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Man arrested after airport screeners see bomb-like watch

November 16, 2012 |  8:58 pm

A Southern California resident is in custody after authorities say he tried to board a plane in Oakland with a watch modified by materials that could have been part of a bomb.

Geoffrey McGann, 49, of Rancho Palos Verdes was taken into custody Thursday about 7:30 p.m. in Terminal 2 of Oakland International Airport. He attracted the attention of authorities after placing a coat and an unusual watch in a plastic bin bound for the screening machine.

The watch included a toggle switch, wires and a circuit board, Sgt. J.D. Nelson, a spokesman for the Alameda County Sheriff’s Department, said Friday. 

"Apparently he was wearing it and took it off to go through the screening process," Nelson said. McGann had "all the components" to make an "improvised explosive device," except for the material that would have actually exploded, Nelson said.

McGann also had no checked bag -- another warning flag -- and was wearing shoes two sizes too big, according to authorities. In the shoes, there were homemade inserts with cavities that could be used to stash explosives, Nelson said.

McGann also was wearing a military-style shirt with a tourniquet band built into each sleeve. The shirts are available for purchase, but are not especially common, Nelson said.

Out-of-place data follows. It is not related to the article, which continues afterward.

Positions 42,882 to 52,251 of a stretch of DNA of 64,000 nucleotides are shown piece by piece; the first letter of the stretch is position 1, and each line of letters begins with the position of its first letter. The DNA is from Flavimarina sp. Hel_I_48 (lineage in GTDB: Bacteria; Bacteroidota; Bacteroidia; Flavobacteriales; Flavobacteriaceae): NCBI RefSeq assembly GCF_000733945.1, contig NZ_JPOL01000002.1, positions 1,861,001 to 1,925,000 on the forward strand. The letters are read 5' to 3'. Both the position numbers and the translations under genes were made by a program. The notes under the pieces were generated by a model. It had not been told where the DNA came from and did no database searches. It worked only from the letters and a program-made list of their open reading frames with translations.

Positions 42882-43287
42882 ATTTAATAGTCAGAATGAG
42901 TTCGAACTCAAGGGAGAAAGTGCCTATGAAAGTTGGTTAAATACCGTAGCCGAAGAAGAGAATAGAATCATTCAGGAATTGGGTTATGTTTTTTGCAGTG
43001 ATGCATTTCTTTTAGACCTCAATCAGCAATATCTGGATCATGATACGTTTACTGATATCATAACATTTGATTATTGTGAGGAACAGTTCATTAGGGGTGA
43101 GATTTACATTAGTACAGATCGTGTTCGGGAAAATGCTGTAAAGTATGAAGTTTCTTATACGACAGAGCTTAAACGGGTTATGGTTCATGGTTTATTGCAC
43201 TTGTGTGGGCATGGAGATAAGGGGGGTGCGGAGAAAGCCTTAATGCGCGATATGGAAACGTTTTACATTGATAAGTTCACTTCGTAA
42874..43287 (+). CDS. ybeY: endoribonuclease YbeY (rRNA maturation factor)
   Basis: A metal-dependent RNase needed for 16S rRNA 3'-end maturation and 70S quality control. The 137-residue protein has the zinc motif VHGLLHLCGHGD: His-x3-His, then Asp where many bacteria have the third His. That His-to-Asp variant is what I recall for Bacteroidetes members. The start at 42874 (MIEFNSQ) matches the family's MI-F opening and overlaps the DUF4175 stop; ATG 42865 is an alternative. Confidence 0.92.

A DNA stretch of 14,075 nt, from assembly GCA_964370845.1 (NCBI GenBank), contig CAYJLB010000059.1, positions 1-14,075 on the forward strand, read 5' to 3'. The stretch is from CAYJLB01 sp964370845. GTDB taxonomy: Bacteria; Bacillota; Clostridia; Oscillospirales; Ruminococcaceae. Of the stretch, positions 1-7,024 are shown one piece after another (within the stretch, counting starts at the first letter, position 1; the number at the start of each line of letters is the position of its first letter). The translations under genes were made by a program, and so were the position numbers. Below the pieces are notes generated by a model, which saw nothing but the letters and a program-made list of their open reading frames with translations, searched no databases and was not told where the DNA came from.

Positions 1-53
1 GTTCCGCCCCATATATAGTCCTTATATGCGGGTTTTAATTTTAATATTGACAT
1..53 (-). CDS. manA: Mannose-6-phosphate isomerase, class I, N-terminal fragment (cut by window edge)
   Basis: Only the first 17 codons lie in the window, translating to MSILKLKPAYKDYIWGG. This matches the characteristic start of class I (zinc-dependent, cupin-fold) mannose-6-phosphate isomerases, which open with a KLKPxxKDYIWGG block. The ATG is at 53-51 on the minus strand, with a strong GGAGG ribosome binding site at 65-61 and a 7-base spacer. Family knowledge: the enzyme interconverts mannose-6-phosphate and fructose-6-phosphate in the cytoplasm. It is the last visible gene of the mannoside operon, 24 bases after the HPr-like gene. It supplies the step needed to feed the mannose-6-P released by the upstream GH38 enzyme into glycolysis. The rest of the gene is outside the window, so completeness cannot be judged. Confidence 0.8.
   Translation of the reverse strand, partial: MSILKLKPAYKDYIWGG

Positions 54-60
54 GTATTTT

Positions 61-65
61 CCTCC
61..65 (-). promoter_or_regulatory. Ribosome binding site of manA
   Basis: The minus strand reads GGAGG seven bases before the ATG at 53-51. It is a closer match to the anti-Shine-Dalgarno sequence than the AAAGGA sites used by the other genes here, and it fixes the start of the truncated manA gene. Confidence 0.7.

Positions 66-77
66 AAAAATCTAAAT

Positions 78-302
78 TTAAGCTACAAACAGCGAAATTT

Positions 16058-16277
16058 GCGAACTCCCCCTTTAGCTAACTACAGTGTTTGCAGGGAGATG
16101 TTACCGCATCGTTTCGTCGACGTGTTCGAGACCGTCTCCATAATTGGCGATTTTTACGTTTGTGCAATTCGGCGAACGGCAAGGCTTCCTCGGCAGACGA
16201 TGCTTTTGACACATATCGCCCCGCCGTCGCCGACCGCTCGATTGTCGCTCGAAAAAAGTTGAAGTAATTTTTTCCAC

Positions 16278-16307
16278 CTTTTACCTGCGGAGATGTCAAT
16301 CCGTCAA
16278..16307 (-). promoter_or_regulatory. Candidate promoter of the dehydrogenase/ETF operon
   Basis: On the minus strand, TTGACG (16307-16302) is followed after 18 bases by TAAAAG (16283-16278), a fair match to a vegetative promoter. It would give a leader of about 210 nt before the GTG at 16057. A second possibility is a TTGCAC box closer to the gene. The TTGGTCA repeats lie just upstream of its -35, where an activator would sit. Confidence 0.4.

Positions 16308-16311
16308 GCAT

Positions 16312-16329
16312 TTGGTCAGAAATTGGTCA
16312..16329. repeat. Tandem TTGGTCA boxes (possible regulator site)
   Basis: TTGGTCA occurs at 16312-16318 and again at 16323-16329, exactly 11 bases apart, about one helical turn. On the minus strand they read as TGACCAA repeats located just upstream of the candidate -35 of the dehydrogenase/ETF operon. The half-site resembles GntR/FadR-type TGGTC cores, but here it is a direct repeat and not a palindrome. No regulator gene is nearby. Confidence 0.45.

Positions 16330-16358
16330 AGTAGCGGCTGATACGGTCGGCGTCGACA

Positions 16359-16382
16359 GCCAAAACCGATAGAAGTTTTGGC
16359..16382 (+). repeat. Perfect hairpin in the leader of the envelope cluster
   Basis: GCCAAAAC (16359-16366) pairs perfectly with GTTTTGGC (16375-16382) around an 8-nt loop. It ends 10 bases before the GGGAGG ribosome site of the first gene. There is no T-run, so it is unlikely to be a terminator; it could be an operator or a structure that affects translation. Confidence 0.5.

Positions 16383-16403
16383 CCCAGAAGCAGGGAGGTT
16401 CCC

“When you add it all up, it didn’t add up,” Nelson said.

But McGann did provide an explanation. The watch, he said, was art. The shoes, he told authorities, were supposed to make him look taller.

"He does do art kind of stuff, but what reasonable person would bring a watch like that into an airport and think that’s OK?"  Nelson said. "You may have a toy gun as art, but would you bring it to the airport?"

McGann also carried a backpack with him that contained no clothes, investigators said. McGann said he’d been on a business day-trip in the Bay Area and was about to return to Los Angeles.

Officers arrested McGann on suspicion of possession of materials that can be used to make a destructive device. He was being held Friday in lieu of $150,000 bail, according to Alameda County records.

The incident delayed flights for about 20 minutes, investigators said.


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-- Howard Blume